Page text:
San José, Costa Rica, since 1956
Jairo Mora

Turtles will be unprotected as leatherback nesting season approaches on Moín Beach

Nothing can stop the march of nature, not even an internationally known cold-blooded murder case.

Moín Beach is still recovering from the slaying of sea turtle conservationist Jairo Mora, who was killed by poachers on the northern Caribbean beach last May, but starting in February, endangered leatherback turtles will start flocking to the beach again to lay their eggs.

“So far there is no plan, no security, nothing,” said Vanessa Lizano, a friend and colleague of Mora’s. “When the turtles come all the eggs will be taken by poachers.”

During the last leatherback season, Moín Beach was converted from a tropical turtle haven into a militarized zone. Bands of armed poachers looking to cash in by selling turtle eggs – a believed aphrodisiac – for $1 a pop took over the area. Conservationists were routinely threatened and held at gunpoint for rescuing turtle nests and reburying them out of poachers’ hands.

The conflict ended with Mora’s killing, and the tragedy drew international attention to the growing insecurity in the region. Despite the pressure, poachers still ruled the beach for the rest of turtle-nesting season.

Without Mora to patrol, Lizano continued walking the beach with another volunteer, but threats continued. Last November, Lizano was attacked on the beach in broad daylight while delivering food to a friend. After the attack, Lizano says she will not walk the beach without help from police.

“We don’t have any plans to do that,” said Jacklyn Rivera, the technical assessor for the Environment Ministry’s (MINAE) Vice Ministry of Waters and Oceans, when asked about guarded beach patrols. “We are working on something integrated with MINAE, the coast guard, police and the Education Ministry. This is not just our responsibility, it is everyone’s.”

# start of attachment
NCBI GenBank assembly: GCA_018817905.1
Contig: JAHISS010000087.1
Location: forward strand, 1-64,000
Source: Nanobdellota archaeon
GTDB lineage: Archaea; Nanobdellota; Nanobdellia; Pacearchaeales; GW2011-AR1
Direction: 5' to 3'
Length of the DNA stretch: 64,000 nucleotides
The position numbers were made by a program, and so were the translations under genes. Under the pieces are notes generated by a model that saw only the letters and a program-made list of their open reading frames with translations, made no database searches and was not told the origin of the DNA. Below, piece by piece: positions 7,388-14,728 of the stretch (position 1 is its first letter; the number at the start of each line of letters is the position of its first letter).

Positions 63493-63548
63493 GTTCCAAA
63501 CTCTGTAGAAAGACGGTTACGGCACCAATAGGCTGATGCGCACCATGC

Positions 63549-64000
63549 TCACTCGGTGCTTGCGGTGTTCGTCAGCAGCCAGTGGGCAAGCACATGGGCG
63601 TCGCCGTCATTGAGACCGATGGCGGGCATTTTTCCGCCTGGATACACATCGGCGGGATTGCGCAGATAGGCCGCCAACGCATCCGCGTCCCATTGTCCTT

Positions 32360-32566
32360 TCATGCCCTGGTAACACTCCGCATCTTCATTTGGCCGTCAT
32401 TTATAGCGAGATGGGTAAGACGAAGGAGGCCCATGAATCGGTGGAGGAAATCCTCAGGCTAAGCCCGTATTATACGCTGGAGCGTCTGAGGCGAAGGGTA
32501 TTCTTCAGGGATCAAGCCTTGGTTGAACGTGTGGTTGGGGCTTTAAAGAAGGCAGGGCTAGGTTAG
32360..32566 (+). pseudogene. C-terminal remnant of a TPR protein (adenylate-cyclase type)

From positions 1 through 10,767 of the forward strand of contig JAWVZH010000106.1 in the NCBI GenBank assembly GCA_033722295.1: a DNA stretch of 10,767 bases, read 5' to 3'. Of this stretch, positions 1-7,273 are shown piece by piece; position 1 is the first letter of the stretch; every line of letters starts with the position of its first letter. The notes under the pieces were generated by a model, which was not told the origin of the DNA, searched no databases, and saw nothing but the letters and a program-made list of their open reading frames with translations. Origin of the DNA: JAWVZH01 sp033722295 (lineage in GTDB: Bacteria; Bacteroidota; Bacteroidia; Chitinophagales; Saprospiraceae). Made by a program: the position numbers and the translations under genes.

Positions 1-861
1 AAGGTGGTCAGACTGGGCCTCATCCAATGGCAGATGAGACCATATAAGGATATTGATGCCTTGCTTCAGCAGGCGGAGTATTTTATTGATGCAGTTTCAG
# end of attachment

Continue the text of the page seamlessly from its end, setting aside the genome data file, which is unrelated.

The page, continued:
Though police and the coast guard will sporadically lead operations to sweep the beach, environmentalists believe that a standing patrol of MINAE control and protection agents is the only way to protect turtles and environmentalists.

“Conservationists can’t be putting themselves between criminals and turtles,” said Didiher Chacón, Costa Rica’s director for the Wider Caribbean Sea Turtle Network. “This problem will not be solved until they send members of the government to protect the turtles.”

Chacón and Lizano have teamed up with a group of other prominent conservationists to push for Moín’s designation as a national park. The proposal would carve out 10,000 hectares of public property along the coast, 80 percent of which would be ocean, for complete environmental protection.

With help from Mario Boza, an early co-founder of Costa Rica’s national park system, the group has drafted a bill for consideration in the Legislative Assembly. If passed, Moín Beach would become a national park financed by a public trust.

“The idea is that people could donate to this trust and that money would be used exclusively for the park,” Boza said. “The park could use that to contract park rangers and protect the park, but it wouldn’t be taken and used in any other part of the government.”

The idea is not new. Almost immediately after Mora’s death, environmentalists called for a new national park to be created there. After several public meetings last year, MINAE officials seemed to favor the idea, but ended up changing their minds.

“A protected area with a high level of restriction will not work in Moín,” Rivera said. “There is a community living there that would need to be removed and that is not our position.”

In Costa Rica, the first 200 meters of coastline are a public maritime zone. Private beaches do not exist, and people without property will sometimes set up homes on these public lands. The Moín community Rivera refers to is a neighborhood of squatters, albeit an entrenched group of squatters.

According to a December social study of the area by the Tropical Agricultural Research and Higher Education Center, most people living in Moín have been there for at least 10 years and oppose the installation of a protected area.

Though the squatters would have to move, environmentalists argue that a national park would bring jobs and tourism into the zone, empowering the communities.

“Costa Rica learned a long time ago that investing in the environment pays dividends,” said Monica Araya, president of the Regional Center for Competitive Business and Moín National Park proponent. “National parks bring tourism and jobs. Our green image has made us who we are today.”

With the upcoming Feb. 2 presidential and legislative elections in Costa Rica, conservationists say they will not present their bill until at least May, when a new administration takes over. In the meantime, MINAE officials are still conducting studies for the formation of a less-strict protected area, but nothing will be ready for the start of turtle season.

“I’m just devastated,” Lizano said. “At this point it’s the poachers who rule the beach and we can’t do anything until the police or the government try to stop it.”

Contact Lindsay Fendt at

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Either the C.R. Govt must allow conservation activists to hire armed security ( govt financing included)